Some members of the class of 2010 are celebrating their acceptances tonight. Others are re-examining their choices for next fall. Yes, the Ivy League schools released their admissions decisions on Thursday afternoon. For most of the group, applications were up, and accordingly, acceptance rates were down. According to The Daily Pennsylvanian, the acceptance rate at the University of Pennsylvania fell to 14.2%, its lowest rate in history. Last year, Penn admitted 17.1% of applicants.
Is it really becoming more difficult to gain acceptance to the more selective colleges in the United States?
Yes, they are admitting fewer students. As a group, however, high school seniors seem to be submitting more applications than they did in prior years. When I was a school based counselor, I encouraged my students to submit no more than eight applications. Eight well- researched schools, with a range of selectivity, offered most students the opportunity to have a number of choices come April. In recent years, perhaps due in part to the relative of ease of electronic applications compared to the typewriter, the increasing acceptance of the Common Application, and in part due to frenzy of the process, students have been submitting applications in greater numbers. Do you know students who have applied to a dozen or more colleges this year? In essence, the arms race has escalated. Yet each student can only attend one college the following fall.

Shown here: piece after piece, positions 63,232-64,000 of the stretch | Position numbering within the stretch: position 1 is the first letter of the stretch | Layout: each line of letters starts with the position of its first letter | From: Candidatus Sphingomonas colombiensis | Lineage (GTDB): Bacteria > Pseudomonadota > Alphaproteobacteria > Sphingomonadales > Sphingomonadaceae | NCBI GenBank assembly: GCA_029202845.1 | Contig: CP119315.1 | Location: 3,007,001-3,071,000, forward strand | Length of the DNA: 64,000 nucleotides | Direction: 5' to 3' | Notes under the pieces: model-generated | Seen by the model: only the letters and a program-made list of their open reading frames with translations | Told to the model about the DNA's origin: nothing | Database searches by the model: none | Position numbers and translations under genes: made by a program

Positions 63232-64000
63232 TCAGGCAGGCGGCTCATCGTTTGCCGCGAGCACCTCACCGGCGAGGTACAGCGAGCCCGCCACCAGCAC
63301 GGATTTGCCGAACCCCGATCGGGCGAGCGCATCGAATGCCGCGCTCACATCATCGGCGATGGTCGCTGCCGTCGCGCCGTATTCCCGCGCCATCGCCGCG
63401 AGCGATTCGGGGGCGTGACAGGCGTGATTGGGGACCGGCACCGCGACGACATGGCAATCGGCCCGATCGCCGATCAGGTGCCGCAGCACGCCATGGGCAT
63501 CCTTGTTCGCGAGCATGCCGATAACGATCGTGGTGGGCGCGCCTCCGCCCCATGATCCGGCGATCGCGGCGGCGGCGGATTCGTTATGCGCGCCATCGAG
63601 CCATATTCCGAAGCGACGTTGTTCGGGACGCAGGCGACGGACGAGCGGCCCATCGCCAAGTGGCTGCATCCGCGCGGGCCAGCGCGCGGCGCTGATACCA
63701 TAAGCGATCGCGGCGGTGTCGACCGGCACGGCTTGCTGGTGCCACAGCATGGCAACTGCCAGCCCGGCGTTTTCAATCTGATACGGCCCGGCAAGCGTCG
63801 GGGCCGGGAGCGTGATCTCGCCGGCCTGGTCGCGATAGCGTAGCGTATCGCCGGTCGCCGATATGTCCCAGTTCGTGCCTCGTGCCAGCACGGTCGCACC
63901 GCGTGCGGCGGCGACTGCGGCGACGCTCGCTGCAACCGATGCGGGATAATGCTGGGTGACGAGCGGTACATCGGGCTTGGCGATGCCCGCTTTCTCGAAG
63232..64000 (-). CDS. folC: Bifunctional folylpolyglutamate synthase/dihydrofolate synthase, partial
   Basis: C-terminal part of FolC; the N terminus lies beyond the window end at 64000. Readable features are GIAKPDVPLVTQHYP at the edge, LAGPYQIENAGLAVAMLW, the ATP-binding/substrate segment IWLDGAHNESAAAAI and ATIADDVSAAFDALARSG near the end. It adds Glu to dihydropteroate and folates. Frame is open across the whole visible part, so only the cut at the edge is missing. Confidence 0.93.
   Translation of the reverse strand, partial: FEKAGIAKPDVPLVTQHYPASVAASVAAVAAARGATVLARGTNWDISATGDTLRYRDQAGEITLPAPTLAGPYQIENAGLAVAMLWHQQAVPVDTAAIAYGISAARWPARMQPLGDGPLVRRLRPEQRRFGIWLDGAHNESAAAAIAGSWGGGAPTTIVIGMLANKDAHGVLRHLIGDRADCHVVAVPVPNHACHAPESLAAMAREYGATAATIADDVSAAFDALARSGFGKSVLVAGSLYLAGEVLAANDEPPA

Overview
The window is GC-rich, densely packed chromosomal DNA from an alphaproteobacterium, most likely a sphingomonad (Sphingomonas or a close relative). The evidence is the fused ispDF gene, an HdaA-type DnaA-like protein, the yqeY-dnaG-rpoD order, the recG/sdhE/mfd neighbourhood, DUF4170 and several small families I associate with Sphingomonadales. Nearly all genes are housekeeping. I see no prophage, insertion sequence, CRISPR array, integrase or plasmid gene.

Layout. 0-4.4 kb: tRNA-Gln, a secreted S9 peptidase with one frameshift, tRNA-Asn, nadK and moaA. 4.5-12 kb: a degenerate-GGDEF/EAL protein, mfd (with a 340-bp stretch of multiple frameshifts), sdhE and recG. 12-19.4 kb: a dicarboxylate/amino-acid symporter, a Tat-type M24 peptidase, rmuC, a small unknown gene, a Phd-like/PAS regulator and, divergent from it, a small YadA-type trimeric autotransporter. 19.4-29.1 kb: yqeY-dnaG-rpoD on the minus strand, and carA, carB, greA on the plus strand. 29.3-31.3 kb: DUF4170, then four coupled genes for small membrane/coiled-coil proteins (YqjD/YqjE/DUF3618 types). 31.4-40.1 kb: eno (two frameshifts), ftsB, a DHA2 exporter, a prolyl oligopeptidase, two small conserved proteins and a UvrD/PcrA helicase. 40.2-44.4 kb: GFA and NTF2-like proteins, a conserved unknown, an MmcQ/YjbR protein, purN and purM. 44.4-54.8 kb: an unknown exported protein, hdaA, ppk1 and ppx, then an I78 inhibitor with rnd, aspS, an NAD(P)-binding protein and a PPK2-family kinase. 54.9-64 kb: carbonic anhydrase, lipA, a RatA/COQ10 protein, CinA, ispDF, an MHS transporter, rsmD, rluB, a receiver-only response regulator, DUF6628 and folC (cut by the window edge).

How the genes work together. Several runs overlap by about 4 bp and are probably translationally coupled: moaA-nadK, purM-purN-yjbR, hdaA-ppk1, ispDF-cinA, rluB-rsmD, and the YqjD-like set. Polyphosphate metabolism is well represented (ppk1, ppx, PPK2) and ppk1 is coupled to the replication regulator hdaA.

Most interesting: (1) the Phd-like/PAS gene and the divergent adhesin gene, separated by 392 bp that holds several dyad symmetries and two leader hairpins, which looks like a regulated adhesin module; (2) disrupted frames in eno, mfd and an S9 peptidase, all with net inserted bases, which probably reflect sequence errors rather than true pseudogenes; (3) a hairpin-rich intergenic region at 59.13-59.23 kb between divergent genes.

Should you apply to many schools in order to enhance your chances of acceptance? Most of the candidates applying to highly selective colleges are in fact, highly qualified for admission. The component of your application that stands out in one admission committee might seem slightly less compelling to another.
The increasing applications and decreasing acceptance rates do make it more important for you to put your best foot forward in each and every application. Chart your academic course carefully, actively explore your passions, and write well. Right now, each member of the high school class of 2011 or 2012 has an equal opportunity in front of the admissions committee.
By Whitney Bruce, who has worked in college admissions since 1996. She has served as an Senior Assistant Director of Admissions (Washington U), Application Reader (University of Michigan), Assistant Director of College Counseling (private prep school in St. Louis), and an independent college counselor. She is happy to advise you as you apply to college.